Rise and shine!

Words by:
Steffie Shields
Featured in:
April 2015

Steffie Shields shares her favourite Easter sweets
April has to be my favourite month, but I have to hear the hymn ‘All in the April Evening’ to get in the mood. I have many reasons to celebrate. Firstly, I married the love of my life in April. Secondly, I adore Easter sunshine, Lincolnshire lambs and chocolate – who doesn’t? And thirdly, seeing every aspect of my garden bursting with new life, I feel re-energised.

These days, I manage to forget the ‘chosen few’; the select plants I introduced last year. So there are pleasing surprises when I venture out to explore and potter. Every day some plant is packing its tips with promise of joining in the party. Diamond dewdrops dazzle eyes. Little ‘sweets’ are peeking, a rainbow of gems amongst spring green leaves. My garden is better than a sweet shop, and less fattening! Here are a few suggestions to refresh your garden after the amusing ritual Easter egg hunt has come and gone.

Persuade your children or grandchildren to help you on a mission: Operation ‘Rise and Shine’. Make it a game to hunt out each one on a short shopping list of specially named bulbs and plants in a garden centre or nursery. If my four-year-old granddaughter Emily is anything to go by, they will also love the action on getting home, planting up pots, selecting spots to plant them out and watering in fascinating rainbow coloured, nodding friends.

The story will continue when the show begins next spring and their hidden treasures begin to peep again, and then later shine in drifts of colour, as if to say ‘Remember last year’s fun?’ and ‘Time to step out in the spring sunshine and enjoy’!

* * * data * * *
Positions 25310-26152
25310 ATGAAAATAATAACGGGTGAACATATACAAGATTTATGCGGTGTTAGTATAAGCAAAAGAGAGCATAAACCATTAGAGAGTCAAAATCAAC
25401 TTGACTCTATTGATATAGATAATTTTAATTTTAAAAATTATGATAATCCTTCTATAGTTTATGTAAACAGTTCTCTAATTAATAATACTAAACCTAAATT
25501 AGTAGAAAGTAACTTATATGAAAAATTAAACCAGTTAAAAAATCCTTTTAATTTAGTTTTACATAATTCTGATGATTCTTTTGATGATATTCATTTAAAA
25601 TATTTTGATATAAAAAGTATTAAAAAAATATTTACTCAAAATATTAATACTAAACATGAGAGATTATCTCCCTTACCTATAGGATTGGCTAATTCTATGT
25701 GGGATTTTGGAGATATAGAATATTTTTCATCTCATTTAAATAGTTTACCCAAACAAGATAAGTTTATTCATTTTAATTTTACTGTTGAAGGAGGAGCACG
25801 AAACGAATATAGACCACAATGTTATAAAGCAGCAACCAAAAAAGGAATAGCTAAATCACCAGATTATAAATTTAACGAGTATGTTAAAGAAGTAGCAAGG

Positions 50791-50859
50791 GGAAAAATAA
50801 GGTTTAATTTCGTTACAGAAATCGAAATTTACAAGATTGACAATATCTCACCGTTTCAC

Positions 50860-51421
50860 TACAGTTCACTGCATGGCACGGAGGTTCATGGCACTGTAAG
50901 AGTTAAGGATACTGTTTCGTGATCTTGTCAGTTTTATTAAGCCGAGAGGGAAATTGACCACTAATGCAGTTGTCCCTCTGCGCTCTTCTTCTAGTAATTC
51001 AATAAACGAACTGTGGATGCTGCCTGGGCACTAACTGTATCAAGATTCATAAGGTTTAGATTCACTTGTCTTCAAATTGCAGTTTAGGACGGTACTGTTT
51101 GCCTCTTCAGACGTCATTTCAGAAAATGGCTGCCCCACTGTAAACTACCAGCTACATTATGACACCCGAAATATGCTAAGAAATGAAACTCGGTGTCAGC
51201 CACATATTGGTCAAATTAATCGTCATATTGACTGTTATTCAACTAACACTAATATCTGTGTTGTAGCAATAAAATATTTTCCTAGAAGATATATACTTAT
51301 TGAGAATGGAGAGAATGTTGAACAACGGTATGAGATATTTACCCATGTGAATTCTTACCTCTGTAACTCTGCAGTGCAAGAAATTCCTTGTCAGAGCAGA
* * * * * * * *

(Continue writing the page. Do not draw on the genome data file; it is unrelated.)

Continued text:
The award-winning Narcisssus ‘Topolino’ is top of my ‘pick and mix’ list, the 2014 Spring Flower of the Year. Any child is guaranteed to love this little mini-hybrid, only five to six inches tall. The name means ‘Little Mouse’ in Italian. Its creamy-yellow, dainty little flower, matures to white with a cheerful, frilly yellow trumpet. An engaging fragrance, some say reminiscent of chocolate and vanilla combined, cannot fail to make you smile. As I write I long to see the clutch of ‘Topolino’ I planted out last year in the view from our new kitchen window, in amongst Cyclamen repandens. We found these baby, sugar-candy pink cyclamens resident in the garden when we first moved in. They flower their heads off from March until the bluebells come out and have never looked better, or more Eastery, than teamed with ‘Topolino’.

My second happiness-making spring flower is a perennial that rarely gets a mention, perhaps because this bright yellow daisy competes with Wordsworth’s hosts of golden daffodils taking the eye and the heart. I first caught sight of Doronicum orientale at Howick Gardens, Northumberland, one of the best corners of paradise I have had the fortune to wander in. A dappled drift danced in the shade of a towering copper beech tree; a sensational, complementary combination once seen never forgotten. I now have quite a clump established on the shady eastern edge of my patch. Each flower is a pure gold medallion, a burst of sunrays like in every child’s drawing, especially backlit by early morning sunbeams.